When you're on top, everyone else wants a piece of your action. Two new potential Atom-killers have launched recently, each looking to steal some marketshare from Intel with variations on the Netbook theme.
For a long time, Intel's Atom CPU ruled the minilaptop universe, powering Netbooks from Asus, Dell, HP, Acer, Lenovo, and others. After all, who wouldn't want an inexpensive processor capable of powering an almost-pocket-size laptop? Especially one perfectly suited of handling basic coffee shop chores such as Web surfing, e-mailing, or blogging.
But when you're on top, everyone else wants a piece of your action. Two new potential Atom-killers have launched recently, each looking to steal some market share from Intel with variations on the Netbook theme. The contenders, in brief, are:
The smallest processor currently made by Intel, the Atom is found in a majority of Netbook-style laptops. The most common versions are the Atom N270 (1.6GHz) and Atom N280 (1.66GHz), and popular Atom-powered systems include the Asus Eee PC 1000HE and Acer Aspire One AOD150.
AMD Athlon Neo
Intended as a step up from Atom-style Netbook processors, AMD's Athlon Neo will be seen in ultrathin laptops such as the new HP Pavilion dv2. That particular system has a 1.6GHz Athlon Neo MV-40 CPU and a 12-inch display.
Chipmaker Via has replaced its older low-power CPU, the C7-M, with the new Nano, specifically designed for Netbooks. The 1.3GHz Nano U2350 was first seen in the Samsung NC20 Netbook.
So, how did laptops with these CPUs fare when pitted against each other? To start with, it's important to note that these are different Netbook-style systems from different vendors, so this is not an exact comparison--many other factors besides the CPU affect performance--but it's similar to the choices you'll face when shopping for a low-cost, low-power laptop.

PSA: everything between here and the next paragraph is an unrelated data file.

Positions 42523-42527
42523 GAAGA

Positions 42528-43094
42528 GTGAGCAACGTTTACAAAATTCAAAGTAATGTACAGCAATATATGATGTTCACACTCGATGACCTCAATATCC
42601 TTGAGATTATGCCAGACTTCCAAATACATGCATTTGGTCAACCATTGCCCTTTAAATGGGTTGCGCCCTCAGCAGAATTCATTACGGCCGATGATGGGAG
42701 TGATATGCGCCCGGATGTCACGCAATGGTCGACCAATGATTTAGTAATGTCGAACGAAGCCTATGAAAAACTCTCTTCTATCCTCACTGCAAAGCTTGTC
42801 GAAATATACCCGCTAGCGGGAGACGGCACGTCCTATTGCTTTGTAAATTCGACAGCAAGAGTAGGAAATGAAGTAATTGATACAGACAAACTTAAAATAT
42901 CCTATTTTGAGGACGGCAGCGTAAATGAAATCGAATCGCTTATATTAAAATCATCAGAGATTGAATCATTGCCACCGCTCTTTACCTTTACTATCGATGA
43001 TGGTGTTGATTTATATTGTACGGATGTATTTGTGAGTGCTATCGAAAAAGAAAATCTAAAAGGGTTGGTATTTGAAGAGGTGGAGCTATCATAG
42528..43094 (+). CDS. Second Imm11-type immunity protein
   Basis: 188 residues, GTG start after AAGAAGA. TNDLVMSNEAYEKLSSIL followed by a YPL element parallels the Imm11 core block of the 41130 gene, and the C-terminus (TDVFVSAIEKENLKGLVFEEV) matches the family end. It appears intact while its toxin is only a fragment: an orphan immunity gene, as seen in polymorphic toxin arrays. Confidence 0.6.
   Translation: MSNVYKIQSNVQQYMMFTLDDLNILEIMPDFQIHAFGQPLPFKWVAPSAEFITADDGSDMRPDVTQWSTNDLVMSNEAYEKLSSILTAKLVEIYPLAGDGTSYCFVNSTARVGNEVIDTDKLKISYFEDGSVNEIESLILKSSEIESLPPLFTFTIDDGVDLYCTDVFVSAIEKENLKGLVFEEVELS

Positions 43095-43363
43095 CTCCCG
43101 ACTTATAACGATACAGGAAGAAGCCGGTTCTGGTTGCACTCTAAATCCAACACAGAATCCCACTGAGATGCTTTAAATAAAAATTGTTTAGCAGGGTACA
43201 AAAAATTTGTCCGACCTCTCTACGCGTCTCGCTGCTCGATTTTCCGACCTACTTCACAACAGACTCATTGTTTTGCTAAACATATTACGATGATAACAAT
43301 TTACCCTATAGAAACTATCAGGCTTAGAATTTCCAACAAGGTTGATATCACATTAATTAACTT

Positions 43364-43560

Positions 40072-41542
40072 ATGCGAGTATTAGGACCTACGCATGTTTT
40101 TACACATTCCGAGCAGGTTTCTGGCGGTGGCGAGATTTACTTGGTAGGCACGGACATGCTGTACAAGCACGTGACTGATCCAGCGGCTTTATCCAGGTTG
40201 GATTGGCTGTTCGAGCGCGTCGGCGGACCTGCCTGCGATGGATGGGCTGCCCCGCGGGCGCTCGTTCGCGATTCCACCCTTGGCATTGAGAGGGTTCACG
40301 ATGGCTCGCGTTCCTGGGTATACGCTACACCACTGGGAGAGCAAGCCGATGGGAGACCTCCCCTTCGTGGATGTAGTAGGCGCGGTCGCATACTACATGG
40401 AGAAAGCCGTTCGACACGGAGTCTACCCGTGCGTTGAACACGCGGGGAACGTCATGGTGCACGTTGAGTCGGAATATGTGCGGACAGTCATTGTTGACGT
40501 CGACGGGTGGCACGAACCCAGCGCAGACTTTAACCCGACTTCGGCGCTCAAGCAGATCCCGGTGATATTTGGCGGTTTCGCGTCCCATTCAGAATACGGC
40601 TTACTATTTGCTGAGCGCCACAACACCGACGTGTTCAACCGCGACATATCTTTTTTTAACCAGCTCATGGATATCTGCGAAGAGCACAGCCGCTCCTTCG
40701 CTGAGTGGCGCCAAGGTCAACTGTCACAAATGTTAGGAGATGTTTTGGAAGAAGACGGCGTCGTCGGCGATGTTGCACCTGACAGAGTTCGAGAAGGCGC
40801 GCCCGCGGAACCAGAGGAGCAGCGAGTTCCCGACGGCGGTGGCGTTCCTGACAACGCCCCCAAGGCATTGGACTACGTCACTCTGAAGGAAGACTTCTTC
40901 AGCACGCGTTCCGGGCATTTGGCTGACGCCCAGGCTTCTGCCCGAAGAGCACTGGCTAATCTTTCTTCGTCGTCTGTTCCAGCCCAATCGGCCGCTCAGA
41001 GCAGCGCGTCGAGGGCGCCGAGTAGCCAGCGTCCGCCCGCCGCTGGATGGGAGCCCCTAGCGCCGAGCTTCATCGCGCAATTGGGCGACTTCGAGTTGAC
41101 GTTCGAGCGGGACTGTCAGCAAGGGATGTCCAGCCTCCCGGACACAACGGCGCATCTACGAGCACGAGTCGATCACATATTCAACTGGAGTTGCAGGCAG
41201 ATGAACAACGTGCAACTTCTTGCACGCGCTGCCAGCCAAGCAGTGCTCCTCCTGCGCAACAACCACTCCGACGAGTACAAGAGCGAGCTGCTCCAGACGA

As one might expect, there's no clear winner. We sampled three laptops, one with each processor, and in this particular grouping, the system with the Intel Atom was fastest in our multitasking test (but none of these single-core systems were particular adept at this task), but the one with the Via Nano was the fastest in one of our single-application tests (in this case, our iTunes encoding test), while the Netbook with the AMD Neo was fastest in another single-application test using Jalbum, a photo program we sometimes use in place of Photoshop for low-power or Linux-based systems. The Neo is theoretically the fastest of these CPUs, but it's also running Windows Vista, which has historically been less suited for Netbook-style laptops than XP.
Note: Remember that this is a comparison of three example systems, using data from previously published reviews, and performance scores rely on more than just the CPU.
Note: lower scores
Intel Atom N280
(Asus Eee PC 1000HE)
Via Nano U2250 (Samsung NC20)
AMD Athlon Neo MV-40 (HP Pavilion dv2)
Multitasking test (seconds)
Apple iTunes encoding test (seconds)
While each of the proceeding benchmark tests is affected by more than just the CPU, battery life is especially hard to judge (at least our three example systems all offered six-cell batteries). While we credit Asus' excellent reputation for power management more than the CPU itself, the Intel-Atom-powered Asus 1000HE ran for 381 minutes, the AMD-Neo-powered HP DV2 ran for 149 minutes, and the Via-Nano-powered Samsung NC20 ran for 275 minutes on our video playback battery drain test.
So, what does it all mean in the end? As unsatisfying a conclusion as this may be, there is no clear-cut winner in our match-up of Netbook CPUs, although the Intel Atom is by far the most popular, and each are a big improvement over the older Intel Celeron and Via C7-M chips used in the very first generation of Netbooks. Increased competition is always good for consumers, and having tested and reviewed dozens of Netbooks, you should feel comfortable going for the one that has the mix of design, features, and price you need,
Perhaps the most telling observation is that in spending hands-time with systems using all three processors, we didn't find any large difference in our anecdotal usage experience (although only the HP dv2, with more RAM and better graphics, dared to run Windows Vista). All were perfectly adequate at providing a good Netbook experience, which leads us to repeat our often-used mantra that Netbook nirvana requires one's expectations to be appropriately modest. They're great for Web surfing, sending e-mail, working on office documents, maybe some light multimedia playback, and not much else--but that's what most of us primarily use our laptops for anyway.
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